The Billboard Illustrated Encyclopedia Of Opera edited by Stanley Sadie, Jane Bellingham (Billboard Books) One of the most exciting and enduring forms of entertainment, opera has given rise to countless passions over the centuries. Inspiring a mixture of joy, rage, hope and despair in its audiences, as they engage with the characters through the combination of poetic libretto, beautiful singing and evocative music, the versatility of opera has seen it grow from a simple court entertainment to a complex art form which, for many, holds an almost spiritual significance.
The Billboard Illustrated Encyclopedia of Opera explores the dramatic and ever-changing world of this most complex of art forms, tracing the development of opera from Ancient Greece through to the present day. Each chapter begins with an "Introduction", which examines the relevant period, clarifying the backdrop against which the music developed and setting it in its social, historical and cultural context. There then follows a "Genres and Styles" section, detailing the new musical trends, performance styles and compositional techniques that emerged, as well as looking at the development of those that already existed.
"Key Composers" entries provide major biographies of the main composers of each era, including timelines and comprehensive lists of the operas they composed. These are supported by a section in which a number of each composer's most popular operas are discussed in more detail, together with synopses of the works. The "Other Composers" sections comprise shorter biographies, organized alphabetically, with synopses and further details of the more popular operas. In addition, there are entries on the main "Librettists" of each era, including the poets, novelists and playwrights on whose works the libretti were often based, and the most famous and infamous "Singers" that thrilled audiences across the globe by bringing the operas to life on stage.
There are also themes running throughout the book, highlighting further aspects of opera's development, such as how techniques in staging and scenery developed, and what roles the various opera houses and opera companies around the world played in popularizing the genre. Other boxes highlight well-known opera excerpts, familiar through their use in the popular media, or recommend the best recordings available on CD and DVD of the works discussed.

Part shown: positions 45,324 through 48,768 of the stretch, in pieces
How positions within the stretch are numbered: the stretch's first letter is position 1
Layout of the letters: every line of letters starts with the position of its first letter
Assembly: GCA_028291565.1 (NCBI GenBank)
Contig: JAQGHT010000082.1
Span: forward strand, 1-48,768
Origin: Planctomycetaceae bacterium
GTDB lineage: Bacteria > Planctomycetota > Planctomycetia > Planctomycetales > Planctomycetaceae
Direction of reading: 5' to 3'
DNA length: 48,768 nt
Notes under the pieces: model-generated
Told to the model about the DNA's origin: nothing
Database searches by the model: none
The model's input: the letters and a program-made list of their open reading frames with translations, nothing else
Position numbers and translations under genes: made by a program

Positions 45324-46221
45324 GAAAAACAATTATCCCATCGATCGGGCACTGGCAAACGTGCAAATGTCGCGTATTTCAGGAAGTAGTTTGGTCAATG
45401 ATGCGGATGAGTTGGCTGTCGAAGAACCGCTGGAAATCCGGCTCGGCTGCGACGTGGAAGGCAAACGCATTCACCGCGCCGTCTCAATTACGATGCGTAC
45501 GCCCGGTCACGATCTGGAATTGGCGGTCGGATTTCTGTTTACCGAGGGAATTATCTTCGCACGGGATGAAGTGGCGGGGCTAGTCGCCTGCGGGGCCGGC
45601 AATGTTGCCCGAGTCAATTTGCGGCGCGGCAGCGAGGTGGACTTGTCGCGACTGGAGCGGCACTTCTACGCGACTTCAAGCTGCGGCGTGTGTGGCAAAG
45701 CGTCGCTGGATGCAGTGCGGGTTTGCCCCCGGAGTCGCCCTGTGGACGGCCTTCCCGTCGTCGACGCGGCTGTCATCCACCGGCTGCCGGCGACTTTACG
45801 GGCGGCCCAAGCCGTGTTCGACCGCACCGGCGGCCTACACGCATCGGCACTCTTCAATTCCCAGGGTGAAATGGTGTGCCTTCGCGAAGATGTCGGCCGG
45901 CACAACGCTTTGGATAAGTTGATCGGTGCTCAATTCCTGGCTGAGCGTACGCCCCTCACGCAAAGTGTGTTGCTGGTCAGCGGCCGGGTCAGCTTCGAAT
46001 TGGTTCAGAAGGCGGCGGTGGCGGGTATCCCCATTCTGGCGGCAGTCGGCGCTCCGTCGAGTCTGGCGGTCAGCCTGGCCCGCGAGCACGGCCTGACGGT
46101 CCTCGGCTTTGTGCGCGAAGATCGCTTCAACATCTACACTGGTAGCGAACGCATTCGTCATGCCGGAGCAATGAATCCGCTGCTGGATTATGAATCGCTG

Combining authoritative yet entertaining text, hundreds of illustrations and a vast amount of fascinating information, The Billboard Illustrated Encyclopedia of Opera succeeds in bringing across the passion and excitement of opera in one highly accessible and deeply informative volume.
Beautifully illustrated and richly detailed, The Billboard Illustrated Encyclopedia of Opera examines the history and development of opera, from its roots in the theatrical choral dances of ancient Greece, through the sublime compositions of Handel and Mozart and on to the groundbreaking works of Verdi, Wagner and beyond.
The comprehensive text, with over 200 opera synopes supported by over 500 vivid illustrations, bringing to life the visual splendour and emotionally charged atmosphere of the opera house.
Written and edited by a team of experts in the field
Organized chronologically by era, each chapter begins with an introductory section outlining the historical, social and cultural background of the period, together with discussion of developments in orchestration and in musical and compositional techniques
Each section contains biographies of the major composers, librettists and singers of the period, examining their lives and key works
Detailed synopses of over 200 operas are given, outlining the plots and characters Recommended Recording boxes suggest the best CDs and DVDs available for listening to and watching opera at home
Popular Melody boxes explore snatches of music from the world of opera that have become well-known through the popular media
Cross-referencing enables the reader to follow a subject of interest in more detail thematic entries can be traced throughout the book, developing subjects such as Opera houses and companies, or stage and scenery
The extensive reference section includes a glossary and bibliography for further study
First Nights at the Opera by Thomas Forrest Kelly (Yale University Press) A
behind-the-scenes look at the premieres of five extraordinary operas. Kelly
brings the fuller human and historic-cultural contexts alive to these premiere’s
giving a synoptic view of the many socio-psychological contexts in their
aesthetic dimensions. A must-read for the opera or would-be opera buff.
Throughout the eighteenth and nineteenth centuries, opera was the grandest entertainment in Western culture. In First Nights at the Opera, the renowned music scholar Thomas Kelly narrates the social history of European opera during its golden age by taking us behind the scenes at the premiere performances of five extraordinary and influential operas: Handel’s Giulio Cesare (London, 1724), Mozart’s Don Giovanni (Prague, 1787), Meyerbeer’s Les Huguenots (Paris, 1836), Wagner’s Das Rheingold (Bayreuth, 1876), and Verdi’s Otello (Milan, 1887).